And like Cain, God comes to us, as we are struggling and says similar things.  He tells us we are His, which we are accepted.  But Jesus also warned Peter about potential sin, and then Peter would describe Satan this way…

6  So humble yourselves under the mighty power of God, and at the right time he will lift you up in honor. 7  Give all your worries and cares to God, for he cares about you. 8  Stay alert! Watch out for your great enemy, the devil. He prowls around like a roaring lion, looking for someone to devour. 9  Stand firm against him, and be strong in your faith.. 1 Peter 5:6-9 (NLT)
Does that sound familiar?

God knows his heart, knows that Cain is being eaten up by the sin, by the jealousy, by the nature he inherited from his folks and made his own.

And as God prophesied – sin caught him, his anger and jealousy and attempted to devour him,

He killed his brother. He did something only God has the right to do, to take a life.

What happened next, he could never have foreseen.

Instead of God taking his life, he comes back to Cain, and calls him to repentance,

Afterward, the Lord asked Cain, “Where is your brother? Where is Abel?”

“I don’t know,” Cain responded. “Am I my brother’s guardian?”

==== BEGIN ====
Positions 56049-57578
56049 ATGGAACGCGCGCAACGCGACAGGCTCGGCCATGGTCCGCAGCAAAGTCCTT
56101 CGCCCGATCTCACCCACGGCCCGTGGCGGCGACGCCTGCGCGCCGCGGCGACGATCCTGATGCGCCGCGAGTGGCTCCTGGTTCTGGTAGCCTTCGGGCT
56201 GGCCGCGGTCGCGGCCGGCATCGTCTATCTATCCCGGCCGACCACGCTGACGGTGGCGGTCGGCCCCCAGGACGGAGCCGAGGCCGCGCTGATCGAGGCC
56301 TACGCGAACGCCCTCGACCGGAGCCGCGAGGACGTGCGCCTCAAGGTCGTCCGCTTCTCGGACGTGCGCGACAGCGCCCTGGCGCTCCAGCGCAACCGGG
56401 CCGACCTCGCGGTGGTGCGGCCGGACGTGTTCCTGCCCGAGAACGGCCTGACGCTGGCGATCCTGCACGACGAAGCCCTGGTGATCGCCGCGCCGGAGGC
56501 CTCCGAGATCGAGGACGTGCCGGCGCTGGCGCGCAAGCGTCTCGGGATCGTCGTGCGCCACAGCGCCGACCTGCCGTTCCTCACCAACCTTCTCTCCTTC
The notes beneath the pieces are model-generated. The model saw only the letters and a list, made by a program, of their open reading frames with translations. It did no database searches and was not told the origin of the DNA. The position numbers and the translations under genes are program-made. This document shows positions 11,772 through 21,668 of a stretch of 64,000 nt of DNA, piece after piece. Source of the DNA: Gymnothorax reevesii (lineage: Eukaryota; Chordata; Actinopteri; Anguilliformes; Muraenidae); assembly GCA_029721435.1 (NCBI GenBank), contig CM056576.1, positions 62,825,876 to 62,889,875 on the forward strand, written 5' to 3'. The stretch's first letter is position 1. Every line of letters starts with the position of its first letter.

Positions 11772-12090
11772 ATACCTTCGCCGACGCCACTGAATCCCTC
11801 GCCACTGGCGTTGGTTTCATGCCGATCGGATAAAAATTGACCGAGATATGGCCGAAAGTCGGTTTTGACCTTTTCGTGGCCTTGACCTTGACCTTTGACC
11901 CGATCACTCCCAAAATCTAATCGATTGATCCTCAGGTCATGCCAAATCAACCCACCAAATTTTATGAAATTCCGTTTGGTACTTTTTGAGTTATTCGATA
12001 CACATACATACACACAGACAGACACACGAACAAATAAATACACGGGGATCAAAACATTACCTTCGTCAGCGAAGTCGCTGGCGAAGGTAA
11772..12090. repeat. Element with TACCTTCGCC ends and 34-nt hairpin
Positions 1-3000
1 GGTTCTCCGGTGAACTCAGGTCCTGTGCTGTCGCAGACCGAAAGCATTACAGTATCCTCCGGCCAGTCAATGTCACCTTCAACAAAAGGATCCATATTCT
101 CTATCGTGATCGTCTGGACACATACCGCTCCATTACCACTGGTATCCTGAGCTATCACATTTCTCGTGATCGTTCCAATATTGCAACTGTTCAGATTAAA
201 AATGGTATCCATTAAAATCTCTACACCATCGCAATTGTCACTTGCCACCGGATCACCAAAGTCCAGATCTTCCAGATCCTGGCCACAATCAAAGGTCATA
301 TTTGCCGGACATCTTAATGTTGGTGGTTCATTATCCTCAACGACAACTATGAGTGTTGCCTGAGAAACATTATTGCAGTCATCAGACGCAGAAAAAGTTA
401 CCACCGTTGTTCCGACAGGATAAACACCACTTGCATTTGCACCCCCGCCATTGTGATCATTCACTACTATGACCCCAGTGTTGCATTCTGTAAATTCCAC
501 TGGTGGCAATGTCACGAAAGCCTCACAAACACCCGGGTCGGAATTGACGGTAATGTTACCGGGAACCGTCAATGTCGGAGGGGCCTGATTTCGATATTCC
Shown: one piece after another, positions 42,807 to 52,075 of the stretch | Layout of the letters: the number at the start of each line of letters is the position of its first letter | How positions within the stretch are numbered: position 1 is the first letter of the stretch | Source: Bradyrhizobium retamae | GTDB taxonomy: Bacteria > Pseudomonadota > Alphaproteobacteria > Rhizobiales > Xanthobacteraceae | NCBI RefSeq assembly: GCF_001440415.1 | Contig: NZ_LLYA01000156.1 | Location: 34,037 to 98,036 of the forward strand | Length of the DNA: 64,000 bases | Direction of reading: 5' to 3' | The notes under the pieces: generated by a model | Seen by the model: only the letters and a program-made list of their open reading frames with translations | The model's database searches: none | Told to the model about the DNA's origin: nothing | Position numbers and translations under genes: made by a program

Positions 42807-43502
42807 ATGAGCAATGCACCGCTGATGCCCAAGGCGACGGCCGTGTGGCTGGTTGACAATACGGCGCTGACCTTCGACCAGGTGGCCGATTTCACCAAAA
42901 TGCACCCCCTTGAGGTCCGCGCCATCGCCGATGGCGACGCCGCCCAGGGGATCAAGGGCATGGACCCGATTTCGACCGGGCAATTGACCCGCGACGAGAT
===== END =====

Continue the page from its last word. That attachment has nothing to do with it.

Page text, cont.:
10 But the Lord said, “What have you done? Listen! Your brother’s blood cries out to me from the ground!

As I read this, I had to ask, why does God ask where Abel is?  God is omniscient, isn’t He?  God asked the same question of Adam and Eve, where are you?  What have you done?

And of Peter on the beach, as Peter couldn’t get over denying Jesus three times, and three times Jesus asked, Simon Peter, “do you love me?”

We have to realize this; God didn’t give up on Cain.  He didn’t just take his life, as He should have. If God were only merciful and not just, he would have just taken Cain’s life.

But God cares for him, and for you and I when we fall into sin when we are trapped and in bondage.

Even when we realize we deserve to be punished for our sin and utter those words Cain did…

13 Cain replied to the Lord, “My punishment is too great for me to bear! 14 You have banished me from the land and from your presence; you have made me a homeless wanderer. Anyone who finds me will kill me!”